HARARE, May 21– The Trafficking in Persons (TIP) Bil has through Zimbabwe’s National Assembly despite resistance from the opposition Movement for Democratic Change (MDC) MPs who wanted it taken for public hearings before its passage.

The Bill seeks to domesticate the protocol to prevent, suppress and punish trafficking in persons, especially of women and children, supplementing the United Nations Convention Against Transnational Organized Crime. Zimbabwe acceded to the Protocol on Dec 13, 2013, having signed the Convention in 2001.

In acceding to the protocol, Zimbabwe also committed itself to work with the Financial Action Task Force (FATF) and Eastern and Southern Africa Anti-Money Laundering Group (ESAAMLG) to address deficiencies in its anti-money laundering and combating the financing of terrorism laws.

Trafficking in persons is connected with the Convention for the Financing of Terrorism on the issue of proceeds of the crime. The Bill, together with the amendments which had been passed under the Presidential Powers (Temporary Measures) Act in January, needed to be regularized through Parliament before the lapse of the 180 days temporal decree.

Failure to pass the Bill through Parliament would have resulted in the FATF slapping Zimbabwe with financial sanctions for lack of co-operation.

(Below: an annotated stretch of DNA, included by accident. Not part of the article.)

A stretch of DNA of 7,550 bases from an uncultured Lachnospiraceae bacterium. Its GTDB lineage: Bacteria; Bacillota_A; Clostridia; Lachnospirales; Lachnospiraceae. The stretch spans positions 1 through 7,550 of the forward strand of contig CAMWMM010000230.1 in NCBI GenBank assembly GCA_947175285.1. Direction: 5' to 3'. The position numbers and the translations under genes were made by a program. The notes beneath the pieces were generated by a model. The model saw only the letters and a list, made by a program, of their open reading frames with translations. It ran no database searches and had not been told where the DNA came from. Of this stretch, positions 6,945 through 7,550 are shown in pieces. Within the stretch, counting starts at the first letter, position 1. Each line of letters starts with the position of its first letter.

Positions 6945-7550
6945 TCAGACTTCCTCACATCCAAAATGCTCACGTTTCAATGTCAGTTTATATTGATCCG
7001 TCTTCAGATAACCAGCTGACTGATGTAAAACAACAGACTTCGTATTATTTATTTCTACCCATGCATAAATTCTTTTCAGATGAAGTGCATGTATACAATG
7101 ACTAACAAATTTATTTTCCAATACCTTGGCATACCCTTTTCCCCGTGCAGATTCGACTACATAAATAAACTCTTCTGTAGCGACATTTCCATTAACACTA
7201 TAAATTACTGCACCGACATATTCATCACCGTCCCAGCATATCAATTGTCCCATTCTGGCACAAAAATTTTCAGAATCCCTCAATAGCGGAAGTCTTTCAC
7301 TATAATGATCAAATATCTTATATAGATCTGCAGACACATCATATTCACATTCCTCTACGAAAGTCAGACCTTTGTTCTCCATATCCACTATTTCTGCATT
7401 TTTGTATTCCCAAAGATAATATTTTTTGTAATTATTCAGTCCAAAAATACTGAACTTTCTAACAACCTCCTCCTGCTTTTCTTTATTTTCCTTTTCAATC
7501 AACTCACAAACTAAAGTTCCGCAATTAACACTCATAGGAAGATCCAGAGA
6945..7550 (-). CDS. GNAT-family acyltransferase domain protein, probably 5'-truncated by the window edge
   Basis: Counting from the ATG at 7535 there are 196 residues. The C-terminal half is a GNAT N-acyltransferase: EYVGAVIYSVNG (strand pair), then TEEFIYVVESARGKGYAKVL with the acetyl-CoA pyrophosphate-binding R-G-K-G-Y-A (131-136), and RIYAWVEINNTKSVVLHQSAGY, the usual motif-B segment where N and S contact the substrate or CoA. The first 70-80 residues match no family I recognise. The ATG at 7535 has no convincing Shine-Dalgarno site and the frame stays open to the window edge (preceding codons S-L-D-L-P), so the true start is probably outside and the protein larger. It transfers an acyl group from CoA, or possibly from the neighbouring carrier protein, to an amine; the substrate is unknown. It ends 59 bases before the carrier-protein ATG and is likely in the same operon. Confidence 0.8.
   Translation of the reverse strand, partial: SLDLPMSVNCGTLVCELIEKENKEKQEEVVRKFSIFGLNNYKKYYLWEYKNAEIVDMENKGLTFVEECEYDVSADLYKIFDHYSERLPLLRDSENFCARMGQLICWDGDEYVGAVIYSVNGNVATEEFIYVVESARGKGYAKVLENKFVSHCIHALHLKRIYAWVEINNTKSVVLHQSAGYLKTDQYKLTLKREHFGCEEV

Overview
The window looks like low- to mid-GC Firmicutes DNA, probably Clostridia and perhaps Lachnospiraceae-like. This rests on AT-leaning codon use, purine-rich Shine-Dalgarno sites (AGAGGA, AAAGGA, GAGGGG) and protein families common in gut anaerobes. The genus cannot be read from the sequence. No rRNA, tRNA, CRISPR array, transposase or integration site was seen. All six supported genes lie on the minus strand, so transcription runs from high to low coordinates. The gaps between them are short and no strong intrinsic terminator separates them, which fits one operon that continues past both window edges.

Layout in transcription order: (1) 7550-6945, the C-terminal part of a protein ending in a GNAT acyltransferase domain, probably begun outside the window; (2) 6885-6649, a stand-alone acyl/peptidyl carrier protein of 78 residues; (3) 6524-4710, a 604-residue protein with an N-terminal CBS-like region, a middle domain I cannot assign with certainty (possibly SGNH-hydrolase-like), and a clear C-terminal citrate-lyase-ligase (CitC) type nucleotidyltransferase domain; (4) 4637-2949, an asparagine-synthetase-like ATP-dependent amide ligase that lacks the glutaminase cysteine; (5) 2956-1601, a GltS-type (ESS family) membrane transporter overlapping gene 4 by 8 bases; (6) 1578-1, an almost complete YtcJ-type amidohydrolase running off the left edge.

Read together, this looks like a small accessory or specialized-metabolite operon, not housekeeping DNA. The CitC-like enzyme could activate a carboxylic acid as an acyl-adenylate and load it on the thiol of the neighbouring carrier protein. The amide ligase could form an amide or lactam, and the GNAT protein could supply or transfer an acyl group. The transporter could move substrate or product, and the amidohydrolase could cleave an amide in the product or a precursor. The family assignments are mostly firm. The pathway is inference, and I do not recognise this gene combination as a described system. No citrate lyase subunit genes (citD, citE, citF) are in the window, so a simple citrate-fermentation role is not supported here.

MDC legislator for Musikavanhu constituency, Prosper Mutseyami argued that passing the Bill without conducting public hearings was going against the Constitution. He said the public was entitled to be educated about Bills before they were passed.

“I appreciate that there is urgency for this Bill to sail through this House, but I feel it is of paramount importance for the Honorable Minister of Home Affairs (Kembo Mohadi) to give a chance to the ordinary people of Zimbabwe to give their voice to the Bill,” he said.

His MDC colleagues, including Bulawayo East MP Thabita Khumalo and Lucia Matibenga of Kuwadzana constituency concurred, saying more time was needed for the people to scrutinize the Bill.

Speaker Jacob Mudenda intervened, rapping the opposition for unnecessarily delaying passage of the Bill.
“This Bill has been gazetted since March 7, 2014, if you calculate that you have two months and 14 days during which time active public participation could have been sought, so let us not cry over spilt milk. It will be futile to subject Zimbabwe into financial sanctions which we do not need, we must also look into national interests, our national interests are paramount,” he said.